We are live and MySQL settings

We’ll do it live..

The big news is our new Spring Boot micro service went into production! It has been running in production for just over a week and we have had 0 issues with it, everything just works! It ended up being two crazy sprints to get it done, but we shipped it this week with no production issues after it went live. My first big project at the new company couldn’t have gone any better. The team really pulled together to get it done which makes it even more rewarding.

MySQL Database Connections…

We did have one near miss though. It turns out that MySQL drops database connections that have been idle for 8 hours. We discovered that the morning we were about to go live. I really think this should be more widely publicized. It seems like the sensible opinionated default of Spring Boot should be to have the connection pool test the connections so that people don’t end up in this state. Anyway luckily additional testing the morning of uncovered this and I was able to find out how to fix it with some digging around. Just so I remember for the future the magic settings are:

The settings…

spring.datasource.remove-abandoned=true
spring.datasource.remove-abandoned-timeout=600
spring.datasource.testOnBorrow=true
spring.datasource.testWhileIdle=true
spring.datasource.timeBetweenEvictionRunsMillis=60000
spring.datasource.validationQuery=SELECT 1

What it all means…

So breaking it down, testOnBorrow checks the connection before the connection pool gives it to you. This is my first fix that I started with as it it has the connection pool test the connection with the validation query prior to returning it back to the application. This is good enough to fix the issue, but if all connections are killed like if the database had gone down and came back up it is a little slow the first time the app goes for a connection as it has to run through everything in the pool before it allocates a new connection for you.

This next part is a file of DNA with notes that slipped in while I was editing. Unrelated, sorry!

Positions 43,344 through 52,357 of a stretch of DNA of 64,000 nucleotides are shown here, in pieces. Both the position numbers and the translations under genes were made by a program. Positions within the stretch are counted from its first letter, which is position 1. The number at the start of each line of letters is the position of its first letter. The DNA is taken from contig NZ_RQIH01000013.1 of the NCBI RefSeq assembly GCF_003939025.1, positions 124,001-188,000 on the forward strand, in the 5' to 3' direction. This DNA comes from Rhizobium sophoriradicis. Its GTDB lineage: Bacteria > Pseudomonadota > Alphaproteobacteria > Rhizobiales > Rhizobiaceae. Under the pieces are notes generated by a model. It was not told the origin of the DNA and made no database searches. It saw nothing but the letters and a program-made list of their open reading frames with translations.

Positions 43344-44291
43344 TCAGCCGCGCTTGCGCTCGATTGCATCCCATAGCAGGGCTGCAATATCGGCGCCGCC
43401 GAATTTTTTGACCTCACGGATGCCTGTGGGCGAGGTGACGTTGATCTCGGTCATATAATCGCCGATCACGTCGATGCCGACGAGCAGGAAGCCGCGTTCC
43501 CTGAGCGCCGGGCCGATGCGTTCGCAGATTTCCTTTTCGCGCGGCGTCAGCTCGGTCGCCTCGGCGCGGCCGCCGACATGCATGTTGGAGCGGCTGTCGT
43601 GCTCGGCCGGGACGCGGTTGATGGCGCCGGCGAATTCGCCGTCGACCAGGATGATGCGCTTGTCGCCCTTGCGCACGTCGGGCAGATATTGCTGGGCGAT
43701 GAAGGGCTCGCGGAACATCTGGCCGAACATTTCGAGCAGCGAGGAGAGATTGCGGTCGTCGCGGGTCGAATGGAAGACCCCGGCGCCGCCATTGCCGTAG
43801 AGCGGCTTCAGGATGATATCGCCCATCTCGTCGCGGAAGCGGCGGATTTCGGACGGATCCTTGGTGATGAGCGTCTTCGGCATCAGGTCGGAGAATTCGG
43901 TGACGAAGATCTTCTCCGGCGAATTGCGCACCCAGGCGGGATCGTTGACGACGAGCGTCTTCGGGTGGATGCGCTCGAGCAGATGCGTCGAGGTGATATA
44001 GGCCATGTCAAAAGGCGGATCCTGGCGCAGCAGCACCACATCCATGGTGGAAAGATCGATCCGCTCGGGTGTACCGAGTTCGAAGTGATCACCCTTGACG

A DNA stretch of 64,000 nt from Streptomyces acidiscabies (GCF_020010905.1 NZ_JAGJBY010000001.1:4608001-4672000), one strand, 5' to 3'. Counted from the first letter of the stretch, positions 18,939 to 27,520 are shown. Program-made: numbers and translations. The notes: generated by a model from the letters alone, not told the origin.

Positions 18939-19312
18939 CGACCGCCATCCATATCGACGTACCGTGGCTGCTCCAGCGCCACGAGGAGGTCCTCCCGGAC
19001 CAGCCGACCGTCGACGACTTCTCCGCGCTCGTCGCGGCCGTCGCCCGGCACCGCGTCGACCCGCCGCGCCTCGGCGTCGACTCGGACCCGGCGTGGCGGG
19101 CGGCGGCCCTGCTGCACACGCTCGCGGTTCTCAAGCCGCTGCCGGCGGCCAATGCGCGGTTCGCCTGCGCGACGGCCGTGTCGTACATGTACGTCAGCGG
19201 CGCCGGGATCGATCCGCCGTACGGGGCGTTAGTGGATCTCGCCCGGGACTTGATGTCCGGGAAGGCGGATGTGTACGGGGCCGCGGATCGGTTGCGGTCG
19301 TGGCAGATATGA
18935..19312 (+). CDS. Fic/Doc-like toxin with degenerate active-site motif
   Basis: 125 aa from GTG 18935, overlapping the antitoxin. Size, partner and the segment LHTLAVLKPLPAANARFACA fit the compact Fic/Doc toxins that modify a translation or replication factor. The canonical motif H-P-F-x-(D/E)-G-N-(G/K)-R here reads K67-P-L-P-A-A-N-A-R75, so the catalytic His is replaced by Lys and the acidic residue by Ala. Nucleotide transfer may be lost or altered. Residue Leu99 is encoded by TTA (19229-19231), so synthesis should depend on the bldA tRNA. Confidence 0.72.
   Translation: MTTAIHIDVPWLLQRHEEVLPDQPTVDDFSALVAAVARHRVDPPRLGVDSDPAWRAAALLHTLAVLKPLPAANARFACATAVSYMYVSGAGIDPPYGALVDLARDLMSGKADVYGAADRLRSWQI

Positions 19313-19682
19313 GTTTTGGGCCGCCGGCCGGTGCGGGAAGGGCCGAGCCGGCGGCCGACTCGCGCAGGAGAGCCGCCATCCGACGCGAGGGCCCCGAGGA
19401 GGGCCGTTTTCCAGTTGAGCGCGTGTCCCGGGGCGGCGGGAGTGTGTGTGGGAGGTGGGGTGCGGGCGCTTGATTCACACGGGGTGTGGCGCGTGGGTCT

The second thing I found was the test while idle and the time between eviction runs. With that every minute we test idle connections. This is great for 2 reasons, it keeps the connections alive with MySQL and if someone gets messed up with one of the connections we can be proactive about cleaning it up.

The third set of options I discovered in all this is the remove-abandoned option. This protects you from leaking connections in the application. Above it basically says if we haven’t returned a connection within 600 seconds consider that connection to be abandoned and remove it from the pool. I think with all of these options you are going to make your application much more resilient to database connection issues.